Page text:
Date: Tue, 29 Jun 1999 03:22:05 -0700 (PDT)
From: Steve Zeltzer <>
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Precedence: bulk
Subject: [BRC-NEWS] Prisoners ’Hired,’ So Ex-welfare Clients Fired

Prisoners ‘hired,’ so ex-welfare clients fired

By Rhonda Cook, Atlanta Journal-Constitution, 19 June 1999 Page A1

Free convict labor means trash sorters are recycled out of a job.

To save money, a struggling South Georgia recycling plant fired workers hired off welfare to sort trash for $5.25 an hour. They were replaced with free convict labor, bypassing a Georgia law that prohibits prisoners’ taking the place of paid employees.

Lt. Gov. Mark Taylor acted as an intermediary between the Georgia Department of Corrections and the Crisp County Solid Waste Management Authority.

Now 36 inmates from the women’s prison in Pulaski County work at the plant eight hours a day, five days a week, sorting recyclables from garbage trucked in from dozens of nearby towns and counties.

Taylor said he did not know the inmates would be taking jobs away from Georgians coming off government assistance.

I find it very disturbing that, at a time when the state and the nation are focused on putting welfare recipients to work, that a political subdivision would lay them off and put prison people in place, said state Rep. Georganna Sinkfield (D-Atlanta), chairman of the House Children and Youth Committee.

Georgia law allows prisoners to work only for state, county or local governments, which would include an authority like the one that owns the recycling facility at Cordele. The plant is operated by a private company.

Generally, when a government operation is privatized, the workers are employees of the company that has the contract. In this case, plant workers’ wages are paid directly by the authority but are employed by the Environmental Technologies Group, a private, profitmaking business.

Asked if the authority paid workers directly in order to get around the legal prohibition against inmates working for the private sector, Chip Wells, board chairman of the Crisp County Solid Waste Management Authority, said, I believe so.

The recycling center opened a year ago. In December the financially strapped facility laid off 50 sorters, including 35 who had taken the jobs to get off welfare, because the waste stream what not what had been predicted. The Department of Human Resources said 10 of the 35 are back on welfare.

My heart goes out to them, Wells said. We hired those people and then we laid them off. But there are still a tremendous number of people we employ. A lot of people fail to realize what we are still doing for the workforce here.

The plan to use convict labor from Pulaski State Prison near Hawkinsville was hatched in February when authority representatives met in Atlanta with the lieutenant governor, Sen. Rooney Bowen (D-Cordele) and prison officials.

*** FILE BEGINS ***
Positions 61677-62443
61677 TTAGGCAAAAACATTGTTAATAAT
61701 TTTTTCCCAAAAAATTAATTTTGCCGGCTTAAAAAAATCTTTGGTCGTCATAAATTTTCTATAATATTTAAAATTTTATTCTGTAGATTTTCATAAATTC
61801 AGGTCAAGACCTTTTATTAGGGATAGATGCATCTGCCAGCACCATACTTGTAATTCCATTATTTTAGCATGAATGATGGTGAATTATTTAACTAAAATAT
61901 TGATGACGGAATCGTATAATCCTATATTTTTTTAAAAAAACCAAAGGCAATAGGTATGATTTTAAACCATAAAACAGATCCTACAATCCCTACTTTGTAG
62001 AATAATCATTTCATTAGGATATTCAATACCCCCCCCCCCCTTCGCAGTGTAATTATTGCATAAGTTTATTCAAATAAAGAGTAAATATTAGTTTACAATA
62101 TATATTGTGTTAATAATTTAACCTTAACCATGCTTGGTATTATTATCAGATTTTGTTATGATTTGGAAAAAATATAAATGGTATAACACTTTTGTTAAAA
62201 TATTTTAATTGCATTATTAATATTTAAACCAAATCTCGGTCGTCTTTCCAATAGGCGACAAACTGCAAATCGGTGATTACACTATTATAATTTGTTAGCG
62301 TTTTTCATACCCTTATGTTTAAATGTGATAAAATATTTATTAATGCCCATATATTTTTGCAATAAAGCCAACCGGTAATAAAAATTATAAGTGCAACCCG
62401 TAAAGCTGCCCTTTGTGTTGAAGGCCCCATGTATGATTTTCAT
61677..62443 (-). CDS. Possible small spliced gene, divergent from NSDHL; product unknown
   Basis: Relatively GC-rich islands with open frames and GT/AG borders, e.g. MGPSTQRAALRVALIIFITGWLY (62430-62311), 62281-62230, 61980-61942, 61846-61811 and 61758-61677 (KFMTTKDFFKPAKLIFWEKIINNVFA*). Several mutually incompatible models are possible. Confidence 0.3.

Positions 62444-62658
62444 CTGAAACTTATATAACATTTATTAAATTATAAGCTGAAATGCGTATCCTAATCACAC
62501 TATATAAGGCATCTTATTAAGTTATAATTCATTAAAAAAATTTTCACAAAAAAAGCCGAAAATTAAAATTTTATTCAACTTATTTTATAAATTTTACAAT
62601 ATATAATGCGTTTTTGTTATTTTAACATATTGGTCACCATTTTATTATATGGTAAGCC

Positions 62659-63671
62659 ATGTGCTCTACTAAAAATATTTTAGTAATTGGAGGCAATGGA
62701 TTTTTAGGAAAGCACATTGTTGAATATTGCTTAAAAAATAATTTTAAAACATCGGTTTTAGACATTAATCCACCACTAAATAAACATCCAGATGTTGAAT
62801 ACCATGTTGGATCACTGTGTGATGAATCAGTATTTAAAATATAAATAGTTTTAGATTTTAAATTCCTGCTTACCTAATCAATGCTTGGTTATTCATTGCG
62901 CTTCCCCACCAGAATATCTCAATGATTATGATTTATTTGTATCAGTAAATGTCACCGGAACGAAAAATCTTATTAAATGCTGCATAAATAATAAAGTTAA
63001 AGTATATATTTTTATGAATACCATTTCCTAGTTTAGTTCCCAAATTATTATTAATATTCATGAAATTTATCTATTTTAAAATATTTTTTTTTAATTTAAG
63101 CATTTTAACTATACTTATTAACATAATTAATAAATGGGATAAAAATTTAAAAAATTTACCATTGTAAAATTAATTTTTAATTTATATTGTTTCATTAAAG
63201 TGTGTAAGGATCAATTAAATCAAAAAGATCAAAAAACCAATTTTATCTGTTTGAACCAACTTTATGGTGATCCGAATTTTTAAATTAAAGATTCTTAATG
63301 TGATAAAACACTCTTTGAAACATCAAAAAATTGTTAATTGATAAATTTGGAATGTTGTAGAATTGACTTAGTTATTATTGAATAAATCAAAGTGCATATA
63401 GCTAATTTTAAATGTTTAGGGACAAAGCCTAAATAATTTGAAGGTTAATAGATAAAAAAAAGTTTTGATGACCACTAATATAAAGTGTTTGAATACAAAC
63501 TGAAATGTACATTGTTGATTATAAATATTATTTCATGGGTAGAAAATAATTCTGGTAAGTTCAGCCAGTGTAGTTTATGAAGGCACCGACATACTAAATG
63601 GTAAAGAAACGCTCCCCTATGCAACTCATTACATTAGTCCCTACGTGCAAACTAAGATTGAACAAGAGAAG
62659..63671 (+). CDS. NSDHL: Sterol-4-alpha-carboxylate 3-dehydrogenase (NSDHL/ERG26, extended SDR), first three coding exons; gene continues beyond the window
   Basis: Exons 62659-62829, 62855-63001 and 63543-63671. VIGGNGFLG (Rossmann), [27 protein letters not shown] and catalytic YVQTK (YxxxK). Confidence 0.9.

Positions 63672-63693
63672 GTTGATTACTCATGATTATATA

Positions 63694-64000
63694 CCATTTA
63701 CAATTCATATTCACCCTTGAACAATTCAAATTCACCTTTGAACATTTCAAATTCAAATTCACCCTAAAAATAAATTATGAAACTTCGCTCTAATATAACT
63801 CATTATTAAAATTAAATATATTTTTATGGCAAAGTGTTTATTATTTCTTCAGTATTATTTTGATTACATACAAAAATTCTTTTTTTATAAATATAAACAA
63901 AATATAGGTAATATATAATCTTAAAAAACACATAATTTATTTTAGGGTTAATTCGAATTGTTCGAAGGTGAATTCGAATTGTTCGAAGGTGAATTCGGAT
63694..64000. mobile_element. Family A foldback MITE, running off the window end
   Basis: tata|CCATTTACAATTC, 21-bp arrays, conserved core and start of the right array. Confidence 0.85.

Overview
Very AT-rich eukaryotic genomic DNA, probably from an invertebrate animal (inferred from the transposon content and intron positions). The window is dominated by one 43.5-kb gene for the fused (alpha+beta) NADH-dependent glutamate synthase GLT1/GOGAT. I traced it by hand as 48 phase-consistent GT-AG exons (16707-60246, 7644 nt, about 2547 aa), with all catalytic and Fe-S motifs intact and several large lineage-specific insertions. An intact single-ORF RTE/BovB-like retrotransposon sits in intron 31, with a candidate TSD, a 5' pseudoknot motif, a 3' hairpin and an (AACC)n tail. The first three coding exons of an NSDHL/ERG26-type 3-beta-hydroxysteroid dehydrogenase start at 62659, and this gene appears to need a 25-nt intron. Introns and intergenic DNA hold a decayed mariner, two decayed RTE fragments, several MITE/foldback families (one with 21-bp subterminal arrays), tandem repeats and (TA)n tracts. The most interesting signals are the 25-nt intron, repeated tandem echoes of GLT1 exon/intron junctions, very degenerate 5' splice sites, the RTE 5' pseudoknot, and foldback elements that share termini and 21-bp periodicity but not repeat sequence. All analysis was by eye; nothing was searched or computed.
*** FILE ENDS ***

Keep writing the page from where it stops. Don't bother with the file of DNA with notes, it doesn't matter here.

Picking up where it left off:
It was just another constituent request and I just passed it on to the Department of Corrections, Taylor said.

The authority reimburses the corrections department about $122,000 a year for the guards’ salaries and the expense of transporting the inmates. The prisoners are not paid.

I think those inmates cost about $30,000 a year to house so you certainly can’t say they’re working for free, Wells said.

He said the combination of inmate labor and a paid workforce of 130 to 160 ensures salaried employees will keep their jobs. The free inmate labor helps put the facility a little bit closer to being profitable. Once this facility breaks even . . . I would expect we will not be keeping those inmates, Wells said.

Department of Corrections attorney Bill Amideo said the agency was told the layoffs have nothing to do with four months later acquiring inmate labor. . .. . These are merely work details, like the guys that mow the lawn at the Humane Society or clean up beside the highway.

Environmental Technologies Group of Atlanta is paid a minimum of $93,600 to run the facility.

They really are exploiting the inmates as cheap labor until they get back on their feet, said Tim Mellen of the Prison and Jail Project, an advocate for the rights of the poor and of inmates. The aspect (that) makes it even worse is here are people . . . who needed jobs and their jobs were taken away. What they’re doing is wrong.

Taylor said he didn’t know that the inmates took jobs once held by paid workers, especially people that had just come off welfare rolls, where they received an average monthly check of $240 plus food stamps and Medicaid. I did not know the connection between the two, he said.

It’s real important that those prisoners work, but there’s nothing more important than welfare reform, the lieutenant governor said.

Wells said the private company has complete control over who is hired, fired or promoted at the $54 million integrated waste processing center.

If we can make this authority profitable, Crisp County will enjoy free garbage disposal, Wells said. We have made a great deal of progress. We are much closer to operating at a break-even point.